WILLING TO WORK: Prue Weaver in her current role, lecturing in banking law at the University of NSW.
WILLING TO WORK: Prue Weaver in her current role, lecturing in banking law at the University of NSW.

Lawyer turns age discrimination on its head

AFTER 30 years working with the same business, Prue Weaver was surprised to find herself for the first time caught in a very unpleasant work relationship.

The outcome of this relationship has led her onto a better employment pathway, but at the time Prue was ignoring what appeared to be aged discrimination, instead focusing on why her substantial industry expertise was being criticised rather than tapped into.

Prue had been working for a bank for close to 30 years as a specialist banking lawyer. It was a position she enjoyed and thought she was thriving in.

Any thoughts of her age impacting on her work position was far from her mind until a few years ago when her manager's position changed hands. She then came under the direction of a person who she found covertly critical.

"One of my early appraisals from him was bad,” she said.

The bank's human resources department took up the report and conducted a meeting between the two parties.

Prue felt at the time that she had been unduly penalised in the appraisal for her work quality.

Soon after the conciliation meeting Prue's boss made the comment, more than once, that he thought she was being paid "way more than other people doing the same job as her”.

"I responded by saying that the bank was paying me for my knowledge and skills acquired over my years of experience,” Prue said.

"That comment didn't seem to go down well with my boss.

"I must admit that after the comments I made an effort to work even harder and better.”

Then a few years later, just after Prue returned from long service leave, a second critical work appraisal was submitted in December by the same manager.

"That manager made me feel belittled and demeaned and I lost confidence in my ability, despite by that time having worked in various roles across the bank for over thirty years,” she said.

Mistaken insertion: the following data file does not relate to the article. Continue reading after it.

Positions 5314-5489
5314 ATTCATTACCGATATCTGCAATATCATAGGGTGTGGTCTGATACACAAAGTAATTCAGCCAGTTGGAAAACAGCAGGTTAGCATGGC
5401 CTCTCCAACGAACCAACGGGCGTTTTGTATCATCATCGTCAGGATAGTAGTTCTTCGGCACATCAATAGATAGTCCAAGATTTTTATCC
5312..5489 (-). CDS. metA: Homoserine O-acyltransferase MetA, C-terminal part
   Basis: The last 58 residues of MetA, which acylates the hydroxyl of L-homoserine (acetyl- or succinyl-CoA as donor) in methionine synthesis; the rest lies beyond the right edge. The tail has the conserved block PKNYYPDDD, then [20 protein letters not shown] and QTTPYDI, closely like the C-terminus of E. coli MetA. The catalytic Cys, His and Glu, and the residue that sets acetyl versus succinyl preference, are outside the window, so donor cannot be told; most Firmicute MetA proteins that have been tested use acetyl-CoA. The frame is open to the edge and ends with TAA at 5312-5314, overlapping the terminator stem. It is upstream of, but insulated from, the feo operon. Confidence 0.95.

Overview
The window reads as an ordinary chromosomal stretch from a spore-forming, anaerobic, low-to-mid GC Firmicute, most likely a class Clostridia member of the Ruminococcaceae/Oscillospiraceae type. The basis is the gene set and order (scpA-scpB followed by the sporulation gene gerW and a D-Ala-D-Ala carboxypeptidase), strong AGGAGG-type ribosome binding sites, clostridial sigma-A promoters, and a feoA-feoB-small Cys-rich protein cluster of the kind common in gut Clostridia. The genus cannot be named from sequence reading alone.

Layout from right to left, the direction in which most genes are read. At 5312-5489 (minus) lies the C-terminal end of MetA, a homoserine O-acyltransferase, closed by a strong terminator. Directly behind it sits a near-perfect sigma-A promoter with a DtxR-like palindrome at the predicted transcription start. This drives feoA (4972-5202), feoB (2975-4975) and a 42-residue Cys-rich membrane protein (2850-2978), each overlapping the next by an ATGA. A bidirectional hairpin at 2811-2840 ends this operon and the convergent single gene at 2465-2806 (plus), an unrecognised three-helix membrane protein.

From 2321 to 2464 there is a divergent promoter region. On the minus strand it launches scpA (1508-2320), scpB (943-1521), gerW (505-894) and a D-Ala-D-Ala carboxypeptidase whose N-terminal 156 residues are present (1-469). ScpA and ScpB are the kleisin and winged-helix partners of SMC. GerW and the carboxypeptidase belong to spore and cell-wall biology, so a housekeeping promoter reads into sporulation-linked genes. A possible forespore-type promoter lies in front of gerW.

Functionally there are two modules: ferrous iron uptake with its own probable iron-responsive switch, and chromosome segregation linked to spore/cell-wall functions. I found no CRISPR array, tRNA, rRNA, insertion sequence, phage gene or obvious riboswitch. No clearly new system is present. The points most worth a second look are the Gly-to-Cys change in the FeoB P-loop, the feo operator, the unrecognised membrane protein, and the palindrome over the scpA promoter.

"Everything that was said to me was done one-to-one; my boss didn't put his comments in writing, just the poor appraisal ratings.”

Prue then decided she wasn't going to successfully change her work environment so she chose in January to retire as she had already reached retirement age. By then she had no regrets about leaving her job despite having worked for over half her life in the one organisation.

"Looking back, I wonder if this was a form of age discrimination. If it was, it was being done covertly, not overtly.”

Prue, 58, consequently fell into a new job which for the last two years she has been enjoying immensely.

Her study for a Masters of Law while she was still working for the bank enabled Prue to accept a position teaching banking law at the University of New South Wales.

"When I left my job I thought I wanted nothing to do with this industry ever again. It finished on a sour note,” she said.

"But what I didn't realise was the knowledge I had and what turned out to be a skill set which to me was what everybody did where I worked.

"But as a student, to be able to speak to someone who has worked in a bank, and not just behind a counter, but actually doing all sorts of legal things as I have done, turns out to be quite interesting to people who want to get into that field.

"I didn't realise that wisdom and experience would actually be interesting.”

She doesn't want to make a career out of the lecturing. "When I stop enjoying it, I will stop doing it.”

Looking back Prue doesn't talk about regrets. Rather she enthuses others that are forced out of their jobs because of their age to remember to use the network they have built up, not discount the knowledge they have, neither their experience and its value to other employers.

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